Willingham adds a bit of advice for storytellers in all disciplines: don’t give away too much or too little. Since storytelling is essentially a puzzle exercise, it’s important to omit enough information so that the listener or reader has to do some mental exertion to fill in the gaps, to infer what’s missing. (Relentless inclusion of detail is a good way to put your audience to sleep.) But it’s also important to include enough information so that the listener will be successful in making those inferences. When you ask a listener, implicitly or explicitly, to make an inference about what happened next, make sure to give them enough information to make a reasonable one. 

Notoriously, we all suffer confirmation bias. We latch onto evidence that supports our assumptions and beliefs and discount evidence that contradicts them. So maybe I like Willingham because his argument about narrative fits ours. On the other hand, Willingham has lots of experimental data to support his conclusions. Likewise, Jon and I have lots of years of practice and revision in the classroom under our belts. Anyway, if you do manage to convince us that storytelling isn’t the foundation of successful history teaching, we promise to change the slogan on our T shirts…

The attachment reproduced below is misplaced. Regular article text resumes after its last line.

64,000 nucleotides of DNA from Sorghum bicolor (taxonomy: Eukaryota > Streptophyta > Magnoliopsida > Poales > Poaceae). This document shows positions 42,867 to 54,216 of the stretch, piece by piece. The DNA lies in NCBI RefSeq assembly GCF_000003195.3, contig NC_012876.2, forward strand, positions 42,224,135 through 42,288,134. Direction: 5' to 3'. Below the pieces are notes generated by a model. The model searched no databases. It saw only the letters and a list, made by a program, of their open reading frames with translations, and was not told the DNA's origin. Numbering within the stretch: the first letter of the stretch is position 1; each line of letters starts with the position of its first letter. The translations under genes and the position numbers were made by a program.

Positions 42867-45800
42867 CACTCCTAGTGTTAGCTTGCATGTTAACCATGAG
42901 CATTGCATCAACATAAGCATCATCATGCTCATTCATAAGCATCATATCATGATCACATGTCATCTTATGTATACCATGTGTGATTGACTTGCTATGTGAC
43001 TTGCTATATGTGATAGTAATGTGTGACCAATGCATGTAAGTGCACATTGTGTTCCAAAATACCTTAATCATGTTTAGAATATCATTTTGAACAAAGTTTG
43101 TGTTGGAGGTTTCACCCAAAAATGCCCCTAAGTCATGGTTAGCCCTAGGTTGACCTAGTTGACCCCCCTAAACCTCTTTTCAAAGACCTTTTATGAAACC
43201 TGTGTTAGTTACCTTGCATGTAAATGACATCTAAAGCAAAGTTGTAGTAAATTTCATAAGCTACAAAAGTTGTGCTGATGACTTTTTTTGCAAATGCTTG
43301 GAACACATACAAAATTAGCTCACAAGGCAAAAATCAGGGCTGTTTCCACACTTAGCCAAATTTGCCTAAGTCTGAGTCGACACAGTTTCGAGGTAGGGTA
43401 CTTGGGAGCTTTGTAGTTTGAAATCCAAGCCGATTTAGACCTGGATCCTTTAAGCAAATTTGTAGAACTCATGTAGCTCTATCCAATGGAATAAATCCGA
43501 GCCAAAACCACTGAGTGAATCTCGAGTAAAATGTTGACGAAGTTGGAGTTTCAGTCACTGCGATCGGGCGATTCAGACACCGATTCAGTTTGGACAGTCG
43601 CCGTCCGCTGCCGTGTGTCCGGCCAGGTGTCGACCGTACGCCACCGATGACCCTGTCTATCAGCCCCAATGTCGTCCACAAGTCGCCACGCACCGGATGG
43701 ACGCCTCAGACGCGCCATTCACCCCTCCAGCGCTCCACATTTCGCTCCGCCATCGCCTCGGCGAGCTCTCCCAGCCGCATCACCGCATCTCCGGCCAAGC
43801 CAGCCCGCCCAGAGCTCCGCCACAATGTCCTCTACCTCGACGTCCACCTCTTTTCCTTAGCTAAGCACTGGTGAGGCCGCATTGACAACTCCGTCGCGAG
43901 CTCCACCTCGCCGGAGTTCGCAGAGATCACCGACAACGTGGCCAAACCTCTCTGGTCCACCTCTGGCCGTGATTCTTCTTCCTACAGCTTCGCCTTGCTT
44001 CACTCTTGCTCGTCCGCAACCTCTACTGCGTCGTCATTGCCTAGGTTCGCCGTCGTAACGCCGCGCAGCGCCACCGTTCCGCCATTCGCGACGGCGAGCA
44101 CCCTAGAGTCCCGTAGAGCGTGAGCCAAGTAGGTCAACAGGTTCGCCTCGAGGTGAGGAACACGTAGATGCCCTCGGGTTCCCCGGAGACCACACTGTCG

G.S.

Natalie Wexler Says, “Story First!”

“The fact is, history is a series of stories. And kids love stories” (Wexler 28).

 

At the end of the summer Gary told me I should read Natalie Wexler’s book The Knowledge Gap, and since Gary gives very good advice, I did. Wexler writes about the failure of American schools to teach reading effectively, and her basic argument is that we fail because we don’t recognize that “reading comprehension” is not a discrete skill that can be taught, but a reflection of the reader’s background knowledge. She cites numerous studies that demonstrate that “the gap in comprehension [isn’t] a gap in skills. It [is] a gap in knowledge” (30). The solution she proposes is straightforward: use phonics to teach kids how to decode written words, and teach them a knowledge-rich curriculum that will allow them to understand much more of what they read. 

If you’re old enough to remember E.D. Hirsch’s blockbuster The Schools We Need you’ll hear the echoes loud and clear, and you can get a short version of Wexler’s argument in her recent article published in the Atlantic Monthly. But the full length book is a good read, and I highly recommend it. 

History Knowledge Matters